The rationale behind the first part of this study was that basic precursors of these much quested principles might already be recognizable in simple invertebrate ganglia and spontaneously constructed networks composed of dissociated ganglion cells. We followed the neuronal growth process in culture, from isolated neurons to fully connected two-dimensional networks. The mature networks were mapped into connected graphs and their morphological features were used to characterize them as “Small-World Networks”. Such morphology enables rapid flow of information while maintaining the necessary wiring at a minimum. As part of the mechanism leading for this specific wiring diagram, we suggested two phases in the process of neuronal development resulting from interactions between form- and function-related factors. In the first, neurons are "tuned" to make first contact with neighboring cells as soon as possible, to minimize the time of growth. After neuronal interconnections are formed; a second branching strategy is adopted, favoring higher efficiency in length and volume.
Next, we set to accompany this description of the network morphological development by a parallel schema for development of electrical activity. Utilizing advanced multi-electrode-array technology we obtained long term simultaneously recordings of the electrical activity of a number of neurons at different locations in the culture. We showed that as networks develop sporadic spontaneous firing of the single neurons change into network activity with extremely complex temporal ordering. Fully mature, highly clustered networks exhibited rich temporal organizations: Distinct neural bursting events, each with its own characteristic time width and firing rate. Some neurons demonstrated hierarchical temporal ordering of bursts with different levels of inter-neuron synchronization.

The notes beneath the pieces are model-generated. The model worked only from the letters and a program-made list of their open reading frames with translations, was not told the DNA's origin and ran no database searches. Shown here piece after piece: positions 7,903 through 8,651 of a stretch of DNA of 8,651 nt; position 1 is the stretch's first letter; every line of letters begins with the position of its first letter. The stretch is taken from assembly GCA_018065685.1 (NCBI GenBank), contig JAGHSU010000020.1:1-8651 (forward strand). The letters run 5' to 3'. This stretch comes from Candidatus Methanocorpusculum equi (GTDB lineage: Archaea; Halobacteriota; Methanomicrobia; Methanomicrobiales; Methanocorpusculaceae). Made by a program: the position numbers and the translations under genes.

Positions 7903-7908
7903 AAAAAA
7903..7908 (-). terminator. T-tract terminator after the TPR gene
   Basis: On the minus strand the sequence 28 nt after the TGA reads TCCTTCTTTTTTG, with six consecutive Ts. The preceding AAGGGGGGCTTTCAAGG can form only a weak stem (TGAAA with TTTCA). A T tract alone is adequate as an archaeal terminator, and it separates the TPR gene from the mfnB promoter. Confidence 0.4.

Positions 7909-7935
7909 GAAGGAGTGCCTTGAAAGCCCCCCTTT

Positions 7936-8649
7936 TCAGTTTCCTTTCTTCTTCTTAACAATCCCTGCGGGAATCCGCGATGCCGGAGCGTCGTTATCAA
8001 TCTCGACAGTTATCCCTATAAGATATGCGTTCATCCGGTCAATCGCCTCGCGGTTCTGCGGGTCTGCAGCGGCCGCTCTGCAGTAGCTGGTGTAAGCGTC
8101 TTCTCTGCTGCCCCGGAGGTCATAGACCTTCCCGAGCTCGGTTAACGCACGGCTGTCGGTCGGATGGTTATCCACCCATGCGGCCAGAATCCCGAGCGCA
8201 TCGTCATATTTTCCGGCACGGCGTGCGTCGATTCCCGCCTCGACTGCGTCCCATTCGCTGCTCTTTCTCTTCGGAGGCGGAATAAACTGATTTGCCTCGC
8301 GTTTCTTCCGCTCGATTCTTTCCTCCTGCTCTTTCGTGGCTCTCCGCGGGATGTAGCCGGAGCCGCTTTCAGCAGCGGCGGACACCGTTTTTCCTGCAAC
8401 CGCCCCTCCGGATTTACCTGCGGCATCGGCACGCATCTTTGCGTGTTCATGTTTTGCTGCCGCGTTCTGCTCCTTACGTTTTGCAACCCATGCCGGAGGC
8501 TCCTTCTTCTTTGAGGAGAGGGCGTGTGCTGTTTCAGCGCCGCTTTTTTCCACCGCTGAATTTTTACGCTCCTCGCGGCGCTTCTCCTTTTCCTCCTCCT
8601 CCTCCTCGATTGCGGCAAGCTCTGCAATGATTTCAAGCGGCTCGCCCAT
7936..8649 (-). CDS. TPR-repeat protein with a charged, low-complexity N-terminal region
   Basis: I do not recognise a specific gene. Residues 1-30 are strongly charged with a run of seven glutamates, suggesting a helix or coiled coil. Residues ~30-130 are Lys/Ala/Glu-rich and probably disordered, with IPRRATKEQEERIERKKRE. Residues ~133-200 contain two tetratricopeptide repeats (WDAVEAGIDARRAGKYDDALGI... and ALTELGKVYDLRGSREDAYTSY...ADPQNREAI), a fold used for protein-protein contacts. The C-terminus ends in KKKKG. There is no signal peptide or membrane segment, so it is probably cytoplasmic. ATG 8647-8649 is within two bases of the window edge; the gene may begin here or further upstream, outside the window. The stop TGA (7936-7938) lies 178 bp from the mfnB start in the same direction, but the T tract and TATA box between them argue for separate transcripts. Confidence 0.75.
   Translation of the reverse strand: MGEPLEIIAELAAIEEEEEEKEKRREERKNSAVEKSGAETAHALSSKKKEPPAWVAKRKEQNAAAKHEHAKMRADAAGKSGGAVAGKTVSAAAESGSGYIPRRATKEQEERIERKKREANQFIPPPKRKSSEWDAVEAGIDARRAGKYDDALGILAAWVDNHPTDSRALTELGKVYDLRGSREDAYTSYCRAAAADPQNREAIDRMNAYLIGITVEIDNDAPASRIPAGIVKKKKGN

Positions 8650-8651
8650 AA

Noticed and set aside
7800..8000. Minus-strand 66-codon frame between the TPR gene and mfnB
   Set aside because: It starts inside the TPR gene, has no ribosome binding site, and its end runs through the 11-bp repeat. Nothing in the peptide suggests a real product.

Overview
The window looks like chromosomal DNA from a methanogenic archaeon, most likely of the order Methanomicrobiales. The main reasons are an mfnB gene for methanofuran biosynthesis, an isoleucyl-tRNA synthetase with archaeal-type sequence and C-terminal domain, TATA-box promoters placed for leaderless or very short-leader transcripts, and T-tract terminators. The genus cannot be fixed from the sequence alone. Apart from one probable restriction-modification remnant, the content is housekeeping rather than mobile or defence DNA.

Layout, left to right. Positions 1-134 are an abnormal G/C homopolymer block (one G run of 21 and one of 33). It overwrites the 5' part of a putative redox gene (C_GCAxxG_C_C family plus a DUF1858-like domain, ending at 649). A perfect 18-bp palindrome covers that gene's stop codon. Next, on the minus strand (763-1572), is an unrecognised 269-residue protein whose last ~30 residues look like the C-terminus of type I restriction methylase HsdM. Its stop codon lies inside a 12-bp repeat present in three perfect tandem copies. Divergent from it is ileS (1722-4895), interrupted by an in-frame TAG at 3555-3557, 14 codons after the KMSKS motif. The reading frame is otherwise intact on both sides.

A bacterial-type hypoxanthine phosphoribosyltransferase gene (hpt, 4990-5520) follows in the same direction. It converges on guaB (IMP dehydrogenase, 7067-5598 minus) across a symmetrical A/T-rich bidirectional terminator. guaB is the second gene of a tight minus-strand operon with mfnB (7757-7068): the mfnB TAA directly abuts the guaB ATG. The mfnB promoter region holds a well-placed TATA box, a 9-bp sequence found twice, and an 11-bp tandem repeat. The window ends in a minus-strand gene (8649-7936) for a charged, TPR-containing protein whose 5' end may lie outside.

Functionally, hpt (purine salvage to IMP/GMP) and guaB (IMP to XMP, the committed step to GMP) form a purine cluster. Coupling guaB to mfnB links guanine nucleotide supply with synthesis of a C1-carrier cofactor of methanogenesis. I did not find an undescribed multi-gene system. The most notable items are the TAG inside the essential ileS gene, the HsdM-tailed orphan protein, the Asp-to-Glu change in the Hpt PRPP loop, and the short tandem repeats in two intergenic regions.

By characterizing the activity of a distinct population of neurons under progressive levels of structural and functional constraints - from in vitro networks to the intact behaving animal - we demonstrated common motifs and identified trends of decreasing self-regulated complexity with increasing constraints. This important principle was supported and even better demonstrated by our recent results. We showed that the motor output of single unit oscillator in a complex system of coupled oscillators, the lamprey spinal cord, is characterized by high information capacity, i.e non-random variability or self regulated complexity. This endogenous high capacity is not always evident however, as it is restricted by morphological and functional constraints. It was experimentally revealed in vitro by blocking inter-segmental connections or by the appropriate modulatory conditions.
Hence, the potential of the elements of the nervous system to react with adaptive changes to intrinsic or extrinsic inputs, usually referred to as neuronal plasticity, is dependent on the increased morphological and functional complexity of neuronal networks. This in turn is correlated with high information processing capabilities and is the basis for our extreme behavioral plasticity.